Under the “extreme risk” category, gyms and other indoor sports are still prohibited, but restaurants and bars would be allowed to reopen to outdoor dining at 50% capacity.

State epidemiologist Dean Sidelinger said outdoor dining does not mean eating in a place enclosed by cloth or plastic walls, as some restaurants had erected as the weather turns cold and rainy in Oregon.

He said a roof is allowed, but three sides should be open.

Grocery and other retail stores must operate at 50% capacity, churches at 25% capacity (or 100 total people, whichever is smaller) and offices must require employees to work from home if possible.

“My hope is that Oregonians in these counties take this news seriously and commit to hunkering down for the next several weeks,” Brown said in a news conference.

Here are the full guidelines:

  • Social and at-home gatherings with people from outside your household will be limited to a maximum of six people, with a recommended limit of two households.
  • Restaurants, bars, and other eating and drinking establishments will be limited to a maximum of 50 people for outdoor dining only, with only six people per table. Take-out is strongly encouraged.
  • Indoor recreation, fitness, and entertainment establishments, including gyms, will remain closed, however, outdoor recreation, fitness, and entertainment activities, including outdoor gym activities, will be allowed, with a maximum limit of 50 people outdoors.=
  • Retail stores, grocery stores, pharmacies, and indoor and outdoor shopping centers and malls will be limited to a maximum of 50% of capacity, with curbside pick-up encouraged.
  • Faith institutions, funeral homes, mortuaries, and cemeteries will be limited to a maximum of 25% of capacity or 100 people indoors (whichever is smaller), or 150 people outdoors.
  • Office workplaces will be required to utilize remote work to the maximum extent possible, with public-facing offices closed to the public.
  • Personal services businesses will be allowed to continue to operate with health and safety measures in place.
  • Long-term care facilities can allow limited outdoor visitation, following established health and safety protocols.

Counties that are successful in reducing their COVID-19 risk levels in the coming weeks and months will be able to incrementally move to lower risk levels, Brown said.

The revamped restrictions to combat the unprecedented rate of COVID-19 infections and hospitalizations take effect when the current two-week “freeze” expires on Dec. 3.

Currently, only take-out restaurant service is allowed. The restaurant industry pushed hard against the restrictions as several eateries closed for good and others were at risk of doing so.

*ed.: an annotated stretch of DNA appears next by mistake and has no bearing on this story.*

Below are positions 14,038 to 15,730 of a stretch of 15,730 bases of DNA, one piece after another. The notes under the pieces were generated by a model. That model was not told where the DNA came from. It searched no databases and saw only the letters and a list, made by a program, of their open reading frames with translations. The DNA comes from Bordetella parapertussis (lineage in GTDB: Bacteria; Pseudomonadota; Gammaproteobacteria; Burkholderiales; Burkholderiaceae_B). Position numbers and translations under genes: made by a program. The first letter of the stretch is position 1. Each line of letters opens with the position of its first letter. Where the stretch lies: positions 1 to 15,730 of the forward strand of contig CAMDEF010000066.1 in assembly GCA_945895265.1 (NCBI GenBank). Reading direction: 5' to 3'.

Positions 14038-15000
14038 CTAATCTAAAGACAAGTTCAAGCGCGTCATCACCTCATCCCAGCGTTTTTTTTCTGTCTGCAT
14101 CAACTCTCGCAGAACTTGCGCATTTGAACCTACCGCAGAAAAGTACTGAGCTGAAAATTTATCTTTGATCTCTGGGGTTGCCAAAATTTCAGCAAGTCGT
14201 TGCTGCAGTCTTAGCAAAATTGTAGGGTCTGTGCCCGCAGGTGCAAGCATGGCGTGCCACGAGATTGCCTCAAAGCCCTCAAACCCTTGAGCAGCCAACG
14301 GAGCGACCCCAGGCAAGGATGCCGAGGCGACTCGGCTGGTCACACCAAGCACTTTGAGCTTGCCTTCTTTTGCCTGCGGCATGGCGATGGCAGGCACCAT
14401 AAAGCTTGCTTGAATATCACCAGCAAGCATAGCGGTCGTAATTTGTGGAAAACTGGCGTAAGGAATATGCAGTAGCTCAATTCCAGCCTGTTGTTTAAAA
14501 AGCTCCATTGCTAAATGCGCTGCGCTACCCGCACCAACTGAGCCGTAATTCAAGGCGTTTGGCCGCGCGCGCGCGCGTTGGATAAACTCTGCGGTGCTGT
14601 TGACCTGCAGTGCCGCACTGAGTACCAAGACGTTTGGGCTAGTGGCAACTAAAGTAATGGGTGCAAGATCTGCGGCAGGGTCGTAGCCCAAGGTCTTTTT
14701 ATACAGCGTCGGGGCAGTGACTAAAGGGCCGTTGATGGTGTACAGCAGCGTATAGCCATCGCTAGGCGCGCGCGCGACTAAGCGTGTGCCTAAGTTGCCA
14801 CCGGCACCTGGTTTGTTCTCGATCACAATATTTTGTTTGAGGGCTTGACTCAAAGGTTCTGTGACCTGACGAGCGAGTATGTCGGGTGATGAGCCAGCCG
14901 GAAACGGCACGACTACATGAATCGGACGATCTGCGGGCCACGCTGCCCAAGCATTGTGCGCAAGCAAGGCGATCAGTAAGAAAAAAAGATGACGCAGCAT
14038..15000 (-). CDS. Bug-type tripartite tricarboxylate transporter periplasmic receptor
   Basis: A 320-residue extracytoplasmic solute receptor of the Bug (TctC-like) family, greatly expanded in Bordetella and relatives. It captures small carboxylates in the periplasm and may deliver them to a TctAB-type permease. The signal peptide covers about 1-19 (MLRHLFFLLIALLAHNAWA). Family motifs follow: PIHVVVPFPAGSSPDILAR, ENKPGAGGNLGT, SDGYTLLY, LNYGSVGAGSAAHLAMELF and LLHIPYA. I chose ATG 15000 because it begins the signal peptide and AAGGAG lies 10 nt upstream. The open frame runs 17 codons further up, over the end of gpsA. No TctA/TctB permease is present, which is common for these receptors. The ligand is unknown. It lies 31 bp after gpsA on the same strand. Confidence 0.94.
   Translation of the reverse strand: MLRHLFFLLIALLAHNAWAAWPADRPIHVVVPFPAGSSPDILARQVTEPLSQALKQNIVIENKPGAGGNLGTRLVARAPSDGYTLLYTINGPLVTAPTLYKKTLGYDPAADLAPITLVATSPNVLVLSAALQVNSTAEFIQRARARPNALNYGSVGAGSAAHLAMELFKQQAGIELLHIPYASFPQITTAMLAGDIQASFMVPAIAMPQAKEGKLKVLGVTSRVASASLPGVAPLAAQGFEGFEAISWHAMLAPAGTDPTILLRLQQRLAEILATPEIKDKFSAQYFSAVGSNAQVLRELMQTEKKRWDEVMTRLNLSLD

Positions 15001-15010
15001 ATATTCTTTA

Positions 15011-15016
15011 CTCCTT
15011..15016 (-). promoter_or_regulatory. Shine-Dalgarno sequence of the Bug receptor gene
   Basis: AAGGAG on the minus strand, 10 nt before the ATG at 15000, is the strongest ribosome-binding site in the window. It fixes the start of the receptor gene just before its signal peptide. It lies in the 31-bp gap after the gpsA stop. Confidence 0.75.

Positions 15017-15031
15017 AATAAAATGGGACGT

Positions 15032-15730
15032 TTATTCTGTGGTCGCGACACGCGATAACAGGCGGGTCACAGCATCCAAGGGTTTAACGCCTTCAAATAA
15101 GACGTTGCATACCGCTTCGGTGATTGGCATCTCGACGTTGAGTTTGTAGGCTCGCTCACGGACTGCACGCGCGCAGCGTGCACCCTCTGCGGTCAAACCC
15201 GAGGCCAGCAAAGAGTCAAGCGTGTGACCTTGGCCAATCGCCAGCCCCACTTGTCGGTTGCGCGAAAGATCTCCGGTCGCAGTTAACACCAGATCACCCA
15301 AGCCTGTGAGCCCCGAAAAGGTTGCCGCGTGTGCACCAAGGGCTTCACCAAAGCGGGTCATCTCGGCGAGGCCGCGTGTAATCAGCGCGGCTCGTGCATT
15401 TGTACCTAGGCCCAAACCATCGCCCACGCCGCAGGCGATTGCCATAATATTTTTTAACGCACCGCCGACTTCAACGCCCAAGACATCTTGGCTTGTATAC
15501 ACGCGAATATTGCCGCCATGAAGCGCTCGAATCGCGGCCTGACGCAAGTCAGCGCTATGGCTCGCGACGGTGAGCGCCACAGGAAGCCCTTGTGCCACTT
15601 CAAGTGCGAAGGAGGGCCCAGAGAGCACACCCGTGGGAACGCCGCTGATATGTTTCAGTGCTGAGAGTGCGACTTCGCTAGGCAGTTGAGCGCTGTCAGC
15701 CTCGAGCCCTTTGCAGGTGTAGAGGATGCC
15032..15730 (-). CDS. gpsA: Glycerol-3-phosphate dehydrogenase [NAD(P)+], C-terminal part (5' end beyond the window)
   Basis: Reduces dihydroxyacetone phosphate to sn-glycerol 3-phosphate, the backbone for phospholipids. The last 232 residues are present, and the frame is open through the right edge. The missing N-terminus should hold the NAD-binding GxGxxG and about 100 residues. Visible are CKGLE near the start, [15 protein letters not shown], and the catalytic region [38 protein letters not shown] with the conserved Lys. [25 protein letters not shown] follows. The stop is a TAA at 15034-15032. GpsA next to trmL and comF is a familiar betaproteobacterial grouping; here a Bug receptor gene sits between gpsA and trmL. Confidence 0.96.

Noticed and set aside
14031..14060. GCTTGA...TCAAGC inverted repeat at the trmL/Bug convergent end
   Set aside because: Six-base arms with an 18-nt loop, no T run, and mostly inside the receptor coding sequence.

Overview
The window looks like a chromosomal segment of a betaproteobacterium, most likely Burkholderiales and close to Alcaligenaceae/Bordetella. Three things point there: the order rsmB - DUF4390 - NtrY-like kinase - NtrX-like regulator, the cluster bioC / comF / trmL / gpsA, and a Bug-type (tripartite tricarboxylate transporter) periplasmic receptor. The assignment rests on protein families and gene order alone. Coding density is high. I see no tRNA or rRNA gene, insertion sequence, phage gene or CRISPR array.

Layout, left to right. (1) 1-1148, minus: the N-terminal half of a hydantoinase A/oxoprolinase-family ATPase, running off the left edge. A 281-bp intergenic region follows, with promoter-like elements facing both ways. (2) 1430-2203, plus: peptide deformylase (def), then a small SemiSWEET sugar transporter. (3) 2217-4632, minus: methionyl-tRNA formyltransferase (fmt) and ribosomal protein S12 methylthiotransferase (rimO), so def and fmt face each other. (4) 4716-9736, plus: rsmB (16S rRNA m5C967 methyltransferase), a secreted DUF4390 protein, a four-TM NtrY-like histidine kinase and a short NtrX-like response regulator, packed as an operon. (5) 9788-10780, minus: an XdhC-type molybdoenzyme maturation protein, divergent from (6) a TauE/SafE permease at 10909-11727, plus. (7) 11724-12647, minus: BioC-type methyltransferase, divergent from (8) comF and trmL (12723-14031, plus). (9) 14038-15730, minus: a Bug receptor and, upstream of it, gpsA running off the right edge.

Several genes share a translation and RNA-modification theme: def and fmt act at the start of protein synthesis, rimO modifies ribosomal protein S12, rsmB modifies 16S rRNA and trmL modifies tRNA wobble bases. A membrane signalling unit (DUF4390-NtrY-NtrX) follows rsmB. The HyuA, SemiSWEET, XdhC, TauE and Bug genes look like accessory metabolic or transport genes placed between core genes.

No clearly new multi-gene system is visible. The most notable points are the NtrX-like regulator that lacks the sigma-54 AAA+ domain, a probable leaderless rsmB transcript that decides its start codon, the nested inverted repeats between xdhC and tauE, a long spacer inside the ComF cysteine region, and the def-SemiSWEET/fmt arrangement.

Asked if she was bending to industry pressure, Brown said: “I’m in the business, frankly, of saving lives and also preserving livelihoods.”

“The framework is intended to establish sustainable protection measures for Oregonians in counties with rapid spread of COVID-19, while balancing the economic needs of families and businesses in the absence of a federal aid package,” Brown said.

Deschutes County has seen a significant spike in COVID cases in the last several weeks.

This week alone the county has reported more than 160 new cases. Currently, the county has more than 1,100 active cases.

“It’s important to note that there is no Zero Risk category,” Brown said. “Until COVID-19 vaccines are widely available, health and safety precautions will remain in place so that schools, businesses, and communities can reopen, and stay open.”

School metrics, Brown said, remain unchanged.

There’s good news on the vaccine front as OHA Director Patrick Allen said he expects Oregon to get about 30,000 doses which will first go to frontline health care workers and those living in congregant settings in mid to late December.

County Risk Categories as of November 23, 2020
Lower Risk: (5)
Moderate Risk (4)
High Risk (6)
Hood River
Extreme Risk (21)

The Associated Press Contributed to this report.

‘Only likely to go up’: OHA reports single day record for COVID cases and deaths

The Oregon Health Authority on Thursday reported the largest daily number of COVID-19 cases and deaths since the beginning of the pandemic.

COVID-19 has claimed 20 more lives in Oregon, raising the state’s death toll to 808, the OHA reported. The state surpassed 800 deaths less than three weeks after marking its 700 deaths.

The OHA also reported 1,225 new confirmed and presumptive cases of COVID-19, bringing the state total to 60,873.

“I have heard frequently from those who have refused to believe this pandemic is serious if we aren’t seeing hospitalizations and deaths,” said OHA Director Patrick Allen. “Those hospitalizations and deaths are here and are only likely to go up. Please take this seriously, and do what you can to slow the spread: wash your hands, wear a mask, and limit the number of people you come in close contact with.”